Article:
June 25, 2019

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Abandon hope, all ye who enter Cleese lecture

Amel Eric / The Associated Press files</p><p>English actor John Cleese, posing here at the Sarajevo Film Festival in 2017, will perform Sunday in Winnipeg. <em>Winnipeg Free Press</em> critic Randall King took in his first Winnipeg show, Saturday evening.</p>

Amel Eric / The Associated Press files

English actor John Cleese, posing here at the Sarajevo Film Festival in 2017, will perform Sunday in Winnipeg. Winnipeg Free Press critic Randall King took in his first Winnipeg show, Saturday evening.

Hey there, time traveller!
This article was published 25/3/2018 (456 days ago), so information in it may no longer be current.

If you must be lectured by someone, it might as well be John Cleese.

The formidable comic actor-writer returned to the stage at Winnipeg's Centennial Concert Hall 45 years after first treading its boards as part of a Flying Circus live performance tour. (Yes, as a matter of fact, I was there.)

Cleese's return at the age of 78 was in the capacity of a lecture series: Unique Lives & Experiences. He demonstrated worthy membership to that club, reminiscing of his time helping to create landmark TV (Monty Python's Flying Circus and Fawlty Towers) and movies (Monty Python and the Holy Grail; A Fish Called Wanda, for which he was nominated for a screenwriting Oscar).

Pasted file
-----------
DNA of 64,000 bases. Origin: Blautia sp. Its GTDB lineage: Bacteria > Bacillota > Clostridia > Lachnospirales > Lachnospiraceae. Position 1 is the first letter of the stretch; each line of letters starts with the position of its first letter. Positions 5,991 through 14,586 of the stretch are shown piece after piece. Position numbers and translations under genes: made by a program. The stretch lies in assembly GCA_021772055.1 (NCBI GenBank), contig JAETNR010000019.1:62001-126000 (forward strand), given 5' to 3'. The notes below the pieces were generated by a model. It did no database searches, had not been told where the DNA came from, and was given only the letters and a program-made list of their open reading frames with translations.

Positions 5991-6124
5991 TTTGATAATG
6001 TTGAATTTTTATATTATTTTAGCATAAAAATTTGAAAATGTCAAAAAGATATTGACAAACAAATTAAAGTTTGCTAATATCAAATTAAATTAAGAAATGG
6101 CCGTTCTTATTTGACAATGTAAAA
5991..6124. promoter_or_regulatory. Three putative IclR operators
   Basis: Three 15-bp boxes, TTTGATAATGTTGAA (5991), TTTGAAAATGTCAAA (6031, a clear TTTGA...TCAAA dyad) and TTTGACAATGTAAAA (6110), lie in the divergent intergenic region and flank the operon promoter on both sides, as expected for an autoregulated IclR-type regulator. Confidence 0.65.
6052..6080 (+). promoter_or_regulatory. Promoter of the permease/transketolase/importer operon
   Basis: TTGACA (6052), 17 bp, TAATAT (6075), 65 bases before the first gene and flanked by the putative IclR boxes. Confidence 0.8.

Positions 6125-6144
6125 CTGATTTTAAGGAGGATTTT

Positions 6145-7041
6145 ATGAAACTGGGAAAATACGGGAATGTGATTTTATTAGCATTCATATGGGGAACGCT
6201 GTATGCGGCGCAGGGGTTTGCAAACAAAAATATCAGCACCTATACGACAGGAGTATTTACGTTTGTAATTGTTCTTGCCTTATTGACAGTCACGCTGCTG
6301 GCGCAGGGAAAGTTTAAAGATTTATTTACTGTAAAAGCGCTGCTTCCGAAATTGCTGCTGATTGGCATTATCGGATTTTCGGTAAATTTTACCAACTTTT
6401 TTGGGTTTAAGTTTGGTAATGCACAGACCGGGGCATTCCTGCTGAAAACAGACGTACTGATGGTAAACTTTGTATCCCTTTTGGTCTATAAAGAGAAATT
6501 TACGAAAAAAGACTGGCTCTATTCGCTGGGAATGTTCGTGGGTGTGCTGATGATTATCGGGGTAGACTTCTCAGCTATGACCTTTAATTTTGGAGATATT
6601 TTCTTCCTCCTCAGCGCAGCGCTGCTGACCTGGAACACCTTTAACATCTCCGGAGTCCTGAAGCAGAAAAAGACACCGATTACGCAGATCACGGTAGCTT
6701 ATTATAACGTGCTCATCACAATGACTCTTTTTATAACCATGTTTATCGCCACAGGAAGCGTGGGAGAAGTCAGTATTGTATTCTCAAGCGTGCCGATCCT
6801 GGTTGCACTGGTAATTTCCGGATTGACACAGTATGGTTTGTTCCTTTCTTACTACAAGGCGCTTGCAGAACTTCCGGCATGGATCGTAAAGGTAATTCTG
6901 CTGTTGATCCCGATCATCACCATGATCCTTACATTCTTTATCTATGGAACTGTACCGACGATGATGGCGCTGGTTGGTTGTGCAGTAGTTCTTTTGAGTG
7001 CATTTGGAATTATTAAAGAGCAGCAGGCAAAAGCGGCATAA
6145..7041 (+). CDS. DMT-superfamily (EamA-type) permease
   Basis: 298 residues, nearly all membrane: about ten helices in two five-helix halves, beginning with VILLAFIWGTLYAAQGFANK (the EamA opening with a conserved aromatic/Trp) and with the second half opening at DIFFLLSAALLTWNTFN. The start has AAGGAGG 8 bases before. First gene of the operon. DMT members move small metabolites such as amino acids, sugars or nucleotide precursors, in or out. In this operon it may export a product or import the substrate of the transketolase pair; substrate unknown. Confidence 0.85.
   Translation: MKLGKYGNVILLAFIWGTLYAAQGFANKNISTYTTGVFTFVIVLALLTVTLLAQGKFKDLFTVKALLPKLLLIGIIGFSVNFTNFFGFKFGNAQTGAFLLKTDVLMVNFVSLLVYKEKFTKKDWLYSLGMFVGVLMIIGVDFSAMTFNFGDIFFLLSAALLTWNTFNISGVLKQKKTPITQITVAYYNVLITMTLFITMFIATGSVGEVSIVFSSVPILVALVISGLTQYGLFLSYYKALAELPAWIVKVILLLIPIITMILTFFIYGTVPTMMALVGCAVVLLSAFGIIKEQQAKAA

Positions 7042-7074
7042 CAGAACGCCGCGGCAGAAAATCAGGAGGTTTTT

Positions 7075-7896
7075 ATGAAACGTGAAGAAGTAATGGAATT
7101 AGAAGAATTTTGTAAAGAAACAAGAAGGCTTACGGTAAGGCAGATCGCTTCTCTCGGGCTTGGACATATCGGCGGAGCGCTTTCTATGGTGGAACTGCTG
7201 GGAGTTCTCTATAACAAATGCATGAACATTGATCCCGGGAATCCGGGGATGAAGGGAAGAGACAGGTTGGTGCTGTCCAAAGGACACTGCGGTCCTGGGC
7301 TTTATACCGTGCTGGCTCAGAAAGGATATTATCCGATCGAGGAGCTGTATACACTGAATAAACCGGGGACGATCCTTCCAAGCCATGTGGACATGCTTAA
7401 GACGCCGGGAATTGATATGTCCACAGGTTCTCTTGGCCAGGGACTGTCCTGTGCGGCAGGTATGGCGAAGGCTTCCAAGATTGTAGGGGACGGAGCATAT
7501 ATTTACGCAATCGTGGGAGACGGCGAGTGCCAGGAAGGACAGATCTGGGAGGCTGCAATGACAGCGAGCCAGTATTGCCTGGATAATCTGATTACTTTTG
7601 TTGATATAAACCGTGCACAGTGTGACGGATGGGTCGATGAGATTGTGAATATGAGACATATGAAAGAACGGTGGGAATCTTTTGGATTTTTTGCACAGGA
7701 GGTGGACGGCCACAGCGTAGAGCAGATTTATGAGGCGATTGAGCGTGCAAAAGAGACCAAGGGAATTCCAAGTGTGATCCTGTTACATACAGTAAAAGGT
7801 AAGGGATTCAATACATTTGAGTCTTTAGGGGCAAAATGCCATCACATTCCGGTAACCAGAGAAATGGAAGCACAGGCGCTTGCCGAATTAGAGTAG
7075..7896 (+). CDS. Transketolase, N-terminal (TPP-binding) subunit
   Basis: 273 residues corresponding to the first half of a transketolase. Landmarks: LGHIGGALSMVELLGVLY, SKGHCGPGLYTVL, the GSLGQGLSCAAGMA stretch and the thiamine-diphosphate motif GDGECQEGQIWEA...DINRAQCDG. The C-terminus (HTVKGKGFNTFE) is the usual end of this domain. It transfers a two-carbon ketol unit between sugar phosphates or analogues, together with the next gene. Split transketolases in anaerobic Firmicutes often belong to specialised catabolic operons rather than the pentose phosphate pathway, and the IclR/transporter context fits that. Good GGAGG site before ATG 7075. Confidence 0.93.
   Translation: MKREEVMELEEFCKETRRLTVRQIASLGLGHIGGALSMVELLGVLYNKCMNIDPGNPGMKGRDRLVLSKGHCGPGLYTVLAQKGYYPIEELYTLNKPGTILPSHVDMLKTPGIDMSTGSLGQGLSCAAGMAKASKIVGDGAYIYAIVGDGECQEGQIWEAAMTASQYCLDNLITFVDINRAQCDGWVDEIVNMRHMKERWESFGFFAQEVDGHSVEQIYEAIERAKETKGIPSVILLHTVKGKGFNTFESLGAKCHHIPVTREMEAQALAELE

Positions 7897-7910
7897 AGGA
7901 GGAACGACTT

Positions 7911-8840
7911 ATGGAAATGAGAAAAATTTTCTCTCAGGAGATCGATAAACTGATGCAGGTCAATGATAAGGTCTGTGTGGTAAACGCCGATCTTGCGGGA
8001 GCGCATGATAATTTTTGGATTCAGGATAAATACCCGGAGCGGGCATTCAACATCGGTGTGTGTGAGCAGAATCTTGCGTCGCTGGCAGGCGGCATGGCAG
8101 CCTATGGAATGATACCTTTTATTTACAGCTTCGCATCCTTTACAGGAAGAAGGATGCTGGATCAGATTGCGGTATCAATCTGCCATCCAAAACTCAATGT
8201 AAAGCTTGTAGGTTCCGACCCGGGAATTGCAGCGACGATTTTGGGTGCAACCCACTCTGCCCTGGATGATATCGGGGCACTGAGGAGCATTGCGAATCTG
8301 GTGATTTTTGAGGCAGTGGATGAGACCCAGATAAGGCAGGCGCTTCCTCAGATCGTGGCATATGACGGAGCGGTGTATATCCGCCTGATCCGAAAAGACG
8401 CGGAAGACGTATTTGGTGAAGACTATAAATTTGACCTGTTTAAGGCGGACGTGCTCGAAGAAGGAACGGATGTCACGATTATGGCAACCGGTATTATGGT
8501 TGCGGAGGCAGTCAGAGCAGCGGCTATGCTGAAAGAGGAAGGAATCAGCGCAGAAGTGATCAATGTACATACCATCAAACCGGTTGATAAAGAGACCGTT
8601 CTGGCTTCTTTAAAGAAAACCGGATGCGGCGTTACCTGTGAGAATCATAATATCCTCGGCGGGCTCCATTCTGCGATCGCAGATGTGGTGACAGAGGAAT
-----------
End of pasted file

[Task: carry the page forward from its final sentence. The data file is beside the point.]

Ironically, all those successes factor into the theme of his lecture: "Why There Is No Hope." Cleese ruefully recalls how all of those projects met considerable resistance before getting made, and no small degree of dismissal when they were completed.

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Hey there, time traveller!
This article was published 25/3/2018 (456 days ago), so information in it may no longer be current.

If you must be lectured by someone, it might as well be John Cleese.

The formidable comic actor-writer returned to the stage at Winnipeg's Centennial Concert Hall 45 years after first treading its boards as part of a Flying Circus live performance tour. (Yes, as a matter of fact, I was there.)

FILE PHOTO</p><p>John Cleese did not do any silly walks for the audience at Saturday's show. Instead, he wore no socks with his shoes.</p>

FILE PHOTO

John Cleese did not do any silly walks for the audience at Saturday's show. Instead, he wore no socks with his shoes.

Cleese's return at the age of 78 was in the capacity of a lecture series: Unique Lives & Experiences. He demonstrated worthy membership to that club, reminiscing of his time helping to create landmark TV (Monty Python's Flying Circus and Fawlty Towers) and movies (Monty Python and the Holy Grail; A Fish Called Wanda, for which he was nominated for a screenwriting Oscar).

Ironically, all those successes factor into the theme of his lecture: "Why There Is No Hope." Cleese ruefully recalls how all of those projects met considerable resistance before getting made, and no small degree of dismissal when they were completed.